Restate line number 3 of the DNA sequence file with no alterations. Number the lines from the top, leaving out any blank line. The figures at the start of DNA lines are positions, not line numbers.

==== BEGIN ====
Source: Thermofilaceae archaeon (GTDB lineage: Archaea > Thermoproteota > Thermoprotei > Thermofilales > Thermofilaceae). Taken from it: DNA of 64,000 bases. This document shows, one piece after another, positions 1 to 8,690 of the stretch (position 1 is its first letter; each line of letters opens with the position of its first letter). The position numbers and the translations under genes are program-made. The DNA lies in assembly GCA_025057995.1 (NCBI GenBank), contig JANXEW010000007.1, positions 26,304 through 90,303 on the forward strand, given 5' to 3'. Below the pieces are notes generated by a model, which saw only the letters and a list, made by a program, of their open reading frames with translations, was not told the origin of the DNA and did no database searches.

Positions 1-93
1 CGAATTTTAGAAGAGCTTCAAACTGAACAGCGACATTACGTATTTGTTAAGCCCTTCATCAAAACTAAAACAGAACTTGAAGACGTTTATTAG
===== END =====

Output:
1 CGAATTTTAGAAGAGCTTCAAACTGAACAGCGACATTACGTATTTGTTAAGCCCTTCATCAAAACTAAAACAGAACTTGAAGACGTTTATTAG